We already see the outlines of this in the use of cloud computing, adaptive learning, and intelligent tutoring systems, and we will see this ever more as data mining techniques and learning analytics sift through immense amount of our ongoing online learning to develop ever-better models for delivering information. This is a major driver of the “unbundling” of faculty work and will only increase as universities find cheaper and more efficient ways to “teach” our students. What we will all be left with is a future where what we thought we knew how to do – transfer information to our students – can be done better by someone (or something) else.

Unless we change.

For what technology cannot do, and what we in universities are supposed to be experts in, is help students translate and transform the well-defined knowledge found in our textbooks into the messiness of the ill-defined real world. In the end, technology is “brittle” in that it is exactly a routinized and brutally efficient tool for solving more-or-less already-solved problems. But the world and the issues we care about are never already-solved. They require thoughtful and engaged citizens who can take into account specific information, different perspectives, local contexts, and complex and often contradictory goals to find, develop and implement meaningful solutions.

So let me be clear. This cannot be done by a machine. It can, though, be done by – and is being done by – professors, courses, and academic programs that are able to rethink what we mean by education. Specifically, what we must do is begin to rethink teaching and learning to finally take into account what educational research has long known: that engagement matters. We must figure out how to support student engagement with issues that they care about, that matter out in the real world, and that have real impact.

It is this engagement that stands at the heart of the revitalization of higher education. I, and many other researchers, talk about this as “community engagement,” but it can be thought about in many other ways, from “project-based learning” to “high-impact practices” to the “flipped classroom.” What all of these have in common is that they support authentic and deep learning through multiple levels of curricular, student, community, and public engagement. They all subscribe to the notion that education is a complex process that cannot be simply or directly deposited into students’ heads. It cannot be routinized.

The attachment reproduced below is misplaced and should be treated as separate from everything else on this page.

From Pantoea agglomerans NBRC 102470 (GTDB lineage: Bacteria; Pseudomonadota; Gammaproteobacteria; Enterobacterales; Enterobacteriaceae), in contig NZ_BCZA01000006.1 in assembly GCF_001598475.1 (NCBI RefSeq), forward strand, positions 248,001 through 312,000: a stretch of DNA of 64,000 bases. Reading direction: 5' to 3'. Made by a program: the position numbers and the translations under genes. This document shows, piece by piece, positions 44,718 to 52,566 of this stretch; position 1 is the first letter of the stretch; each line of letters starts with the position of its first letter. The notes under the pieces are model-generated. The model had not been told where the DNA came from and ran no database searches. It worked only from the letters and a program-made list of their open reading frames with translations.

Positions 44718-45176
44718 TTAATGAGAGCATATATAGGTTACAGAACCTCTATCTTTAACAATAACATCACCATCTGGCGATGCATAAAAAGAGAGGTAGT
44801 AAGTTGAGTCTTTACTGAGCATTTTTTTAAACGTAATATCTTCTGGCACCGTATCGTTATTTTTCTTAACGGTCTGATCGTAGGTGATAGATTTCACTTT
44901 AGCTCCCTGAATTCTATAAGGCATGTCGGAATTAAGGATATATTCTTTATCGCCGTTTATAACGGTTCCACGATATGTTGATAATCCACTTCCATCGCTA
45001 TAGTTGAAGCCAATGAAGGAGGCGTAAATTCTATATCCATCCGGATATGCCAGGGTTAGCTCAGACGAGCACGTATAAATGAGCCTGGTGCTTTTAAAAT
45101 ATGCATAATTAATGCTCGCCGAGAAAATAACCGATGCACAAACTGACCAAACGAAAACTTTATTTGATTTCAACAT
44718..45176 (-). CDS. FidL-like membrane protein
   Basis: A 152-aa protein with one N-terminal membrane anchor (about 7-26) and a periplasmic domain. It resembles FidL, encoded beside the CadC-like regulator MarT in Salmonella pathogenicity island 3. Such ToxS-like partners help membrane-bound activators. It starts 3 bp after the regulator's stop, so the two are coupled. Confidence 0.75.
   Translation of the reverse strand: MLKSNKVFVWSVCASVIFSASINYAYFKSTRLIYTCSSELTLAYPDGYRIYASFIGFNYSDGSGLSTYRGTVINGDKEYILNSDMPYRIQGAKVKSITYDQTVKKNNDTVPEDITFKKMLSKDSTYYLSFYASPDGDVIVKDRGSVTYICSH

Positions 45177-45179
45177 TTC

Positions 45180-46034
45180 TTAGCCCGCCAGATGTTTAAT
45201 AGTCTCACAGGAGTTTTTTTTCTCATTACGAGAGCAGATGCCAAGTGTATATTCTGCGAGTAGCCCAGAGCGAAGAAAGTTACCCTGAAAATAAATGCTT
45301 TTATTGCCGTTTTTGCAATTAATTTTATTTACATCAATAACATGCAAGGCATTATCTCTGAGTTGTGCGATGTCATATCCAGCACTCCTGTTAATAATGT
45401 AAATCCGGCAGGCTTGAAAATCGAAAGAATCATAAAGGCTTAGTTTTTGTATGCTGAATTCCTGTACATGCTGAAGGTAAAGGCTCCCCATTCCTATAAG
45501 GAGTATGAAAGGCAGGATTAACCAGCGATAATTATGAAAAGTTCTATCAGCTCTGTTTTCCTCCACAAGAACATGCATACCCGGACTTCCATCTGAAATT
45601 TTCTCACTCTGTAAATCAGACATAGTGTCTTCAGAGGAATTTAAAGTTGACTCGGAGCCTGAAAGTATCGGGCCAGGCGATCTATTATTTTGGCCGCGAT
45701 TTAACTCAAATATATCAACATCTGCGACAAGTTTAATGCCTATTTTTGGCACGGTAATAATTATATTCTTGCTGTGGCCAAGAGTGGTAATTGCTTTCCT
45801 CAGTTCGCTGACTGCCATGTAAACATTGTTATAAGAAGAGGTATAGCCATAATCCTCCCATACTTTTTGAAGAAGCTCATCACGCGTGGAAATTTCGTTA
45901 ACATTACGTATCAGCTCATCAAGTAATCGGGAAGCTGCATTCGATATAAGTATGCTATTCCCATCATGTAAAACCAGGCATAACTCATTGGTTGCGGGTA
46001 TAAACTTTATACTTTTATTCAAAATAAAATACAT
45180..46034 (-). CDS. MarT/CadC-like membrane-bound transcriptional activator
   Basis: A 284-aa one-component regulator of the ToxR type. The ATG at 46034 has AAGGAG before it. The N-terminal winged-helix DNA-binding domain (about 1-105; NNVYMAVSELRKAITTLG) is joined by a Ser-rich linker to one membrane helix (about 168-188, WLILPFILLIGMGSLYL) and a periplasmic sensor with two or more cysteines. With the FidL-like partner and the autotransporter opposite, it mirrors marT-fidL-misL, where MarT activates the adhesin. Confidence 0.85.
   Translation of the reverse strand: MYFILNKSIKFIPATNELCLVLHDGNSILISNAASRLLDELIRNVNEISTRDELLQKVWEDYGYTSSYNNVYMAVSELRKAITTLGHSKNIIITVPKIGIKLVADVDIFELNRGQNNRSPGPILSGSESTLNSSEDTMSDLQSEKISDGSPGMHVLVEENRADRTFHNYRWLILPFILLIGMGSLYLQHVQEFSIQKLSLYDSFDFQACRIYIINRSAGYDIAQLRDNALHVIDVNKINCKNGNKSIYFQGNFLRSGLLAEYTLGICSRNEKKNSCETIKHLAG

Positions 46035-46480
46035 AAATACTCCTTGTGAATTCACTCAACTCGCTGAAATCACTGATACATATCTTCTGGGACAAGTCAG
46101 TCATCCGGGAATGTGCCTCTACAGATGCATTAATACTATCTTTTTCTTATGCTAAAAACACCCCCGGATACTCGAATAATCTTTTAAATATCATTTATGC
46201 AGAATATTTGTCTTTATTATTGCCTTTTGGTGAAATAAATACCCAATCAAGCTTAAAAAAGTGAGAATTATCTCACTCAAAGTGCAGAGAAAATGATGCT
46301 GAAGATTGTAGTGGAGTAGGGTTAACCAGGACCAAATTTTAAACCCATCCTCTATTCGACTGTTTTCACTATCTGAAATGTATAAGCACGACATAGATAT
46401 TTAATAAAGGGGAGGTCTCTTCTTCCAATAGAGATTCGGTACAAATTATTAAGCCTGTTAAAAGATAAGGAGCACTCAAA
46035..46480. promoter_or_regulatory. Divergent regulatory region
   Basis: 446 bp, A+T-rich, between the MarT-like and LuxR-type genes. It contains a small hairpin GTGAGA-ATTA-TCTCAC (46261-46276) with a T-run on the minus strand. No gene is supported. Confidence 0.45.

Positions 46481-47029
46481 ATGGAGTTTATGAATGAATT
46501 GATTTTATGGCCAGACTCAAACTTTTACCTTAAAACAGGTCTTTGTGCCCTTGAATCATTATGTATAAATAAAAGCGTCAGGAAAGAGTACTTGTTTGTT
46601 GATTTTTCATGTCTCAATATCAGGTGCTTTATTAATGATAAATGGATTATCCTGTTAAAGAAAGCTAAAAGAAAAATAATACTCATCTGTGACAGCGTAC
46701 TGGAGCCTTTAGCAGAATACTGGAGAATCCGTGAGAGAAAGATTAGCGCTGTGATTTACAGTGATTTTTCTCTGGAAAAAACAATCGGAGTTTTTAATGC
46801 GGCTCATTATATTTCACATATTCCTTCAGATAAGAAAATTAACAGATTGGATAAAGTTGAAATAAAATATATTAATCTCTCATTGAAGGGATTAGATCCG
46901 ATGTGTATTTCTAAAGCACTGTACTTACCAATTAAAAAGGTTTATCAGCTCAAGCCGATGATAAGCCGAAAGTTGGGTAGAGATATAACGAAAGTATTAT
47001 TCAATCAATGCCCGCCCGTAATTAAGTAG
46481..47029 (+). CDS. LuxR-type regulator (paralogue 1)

This is the next education revolution. It is coming whether we like it or not in the form of digital learning technologies and the concomitant disruption of how universities function and what faculty do. The question thus in front of us is not whether or not we like it; it is what we are going to do about it. These are changing times and they require changing our vision and practice of teaching and learning.

Dan Butin, PhD, is a Full Professor and Founding Dean of the School of Education & Social Policy at Merrimack College and the Executive Director of the Center for Engaged Democracy. Dr. Butin is the author and editor of more than eighty academic publications, the editor of Palgrave’s series Community Engagement in Higher Education, an Associate Editor of the Michigan Journal of Community Service Learning and a board member of the Journal of College and Character. He was named by Education Week as one of the top 200 “Public Presence” Education Scholars three years in a row (2012, 2013, and 2014). See